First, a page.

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Colonization Bred Violence: Federal Policy Has Failed to Protect Indigenous Women

Two Indigenous women standing side by side on red stones in front of a sunset

Lawmakers in the nation’s capital have an opportunity to fix a longstanding problem with the landmark legislation to prevent domestic violence: its failure to protect Indigenous women.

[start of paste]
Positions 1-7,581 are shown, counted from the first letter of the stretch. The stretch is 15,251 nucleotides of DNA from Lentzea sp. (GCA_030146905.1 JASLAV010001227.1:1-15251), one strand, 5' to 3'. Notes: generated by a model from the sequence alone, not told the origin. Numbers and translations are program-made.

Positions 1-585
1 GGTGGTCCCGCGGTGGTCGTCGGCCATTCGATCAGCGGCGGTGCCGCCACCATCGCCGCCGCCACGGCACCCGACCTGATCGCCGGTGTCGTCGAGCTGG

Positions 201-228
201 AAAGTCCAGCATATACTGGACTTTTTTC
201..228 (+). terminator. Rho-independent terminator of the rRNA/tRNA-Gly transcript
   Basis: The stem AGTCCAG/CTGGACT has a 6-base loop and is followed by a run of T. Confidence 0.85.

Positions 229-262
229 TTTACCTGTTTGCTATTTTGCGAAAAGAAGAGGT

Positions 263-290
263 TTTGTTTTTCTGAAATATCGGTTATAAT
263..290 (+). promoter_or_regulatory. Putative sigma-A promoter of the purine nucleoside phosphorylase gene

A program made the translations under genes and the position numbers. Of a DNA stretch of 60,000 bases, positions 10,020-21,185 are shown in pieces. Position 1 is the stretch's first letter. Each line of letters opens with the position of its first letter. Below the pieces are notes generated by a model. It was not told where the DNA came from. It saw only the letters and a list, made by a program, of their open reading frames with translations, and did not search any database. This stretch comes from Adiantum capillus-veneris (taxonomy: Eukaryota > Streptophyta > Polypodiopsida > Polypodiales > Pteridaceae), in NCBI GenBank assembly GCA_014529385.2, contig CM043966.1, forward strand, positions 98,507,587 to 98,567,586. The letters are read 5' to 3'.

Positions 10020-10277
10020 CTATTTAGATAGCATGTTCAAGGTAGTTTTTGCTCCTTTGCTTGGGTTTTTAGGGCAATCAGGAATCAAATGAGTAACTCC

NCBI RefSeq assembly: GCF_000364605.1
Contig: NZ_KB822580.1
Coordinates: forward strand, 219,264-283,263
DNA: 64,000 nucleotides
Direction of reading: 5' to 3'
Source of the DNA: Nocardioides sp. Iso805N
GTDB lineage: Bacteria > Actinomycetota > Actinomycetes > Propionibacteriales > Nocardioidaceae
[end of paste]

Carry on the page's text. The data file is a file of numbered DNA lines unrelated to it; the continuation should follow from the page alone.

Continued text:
The 1994 Violence Against Women Act was the first federal law criminalizing domestic violence. VAWA aimed to protect women by making battering a federal crime, allocating federal funding for both sexual assault and domestic violence prevention and services, and requiring states to enforce all legal orders of protection. But VAWA’s provisions have not adequately shielded Indigenous women, who experience higher rates of sexual assault, domestic violence, intimate partner violence and stalking compared to women of other racial and ethnic identities. They also suffer injuries at the hands of their rapists that require medical caremore than non-Indigenous women.